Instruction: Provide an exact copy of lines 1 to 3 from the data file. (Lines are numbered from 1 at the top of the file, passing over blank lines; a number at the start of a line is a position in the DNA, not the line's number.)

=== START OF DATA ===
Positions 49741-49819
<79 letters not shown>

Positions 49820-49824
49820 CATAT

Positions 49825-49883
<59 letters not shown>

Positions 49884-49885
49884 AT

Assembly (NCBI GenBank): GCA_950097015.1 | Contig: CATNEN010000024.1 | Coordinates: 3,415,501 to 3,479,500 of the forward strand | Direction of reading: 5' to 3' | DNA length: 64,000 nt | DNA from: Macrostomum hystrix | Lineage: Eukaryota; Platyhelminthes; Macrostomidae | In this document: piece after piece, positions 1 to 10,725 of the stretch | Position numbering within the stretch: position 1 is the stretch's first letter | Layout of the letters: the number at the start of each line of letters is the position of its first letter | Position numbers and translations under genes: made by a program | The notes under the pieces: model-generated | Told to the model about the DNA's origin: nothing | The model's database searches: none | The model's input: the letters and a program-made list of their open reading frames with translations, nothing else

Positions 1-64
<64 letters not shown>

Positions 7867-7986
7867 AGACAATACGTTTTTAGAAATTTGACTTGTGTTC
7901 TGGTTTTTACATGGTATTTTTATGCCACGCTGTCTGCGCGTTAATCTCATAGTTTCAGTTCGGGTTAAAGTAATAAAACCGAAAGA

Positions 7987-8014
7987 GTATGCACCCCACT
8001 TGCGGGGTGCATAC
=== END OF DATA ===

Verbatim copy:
Positions 49741-49819
<79 letters not shown>

Positions 49820-49824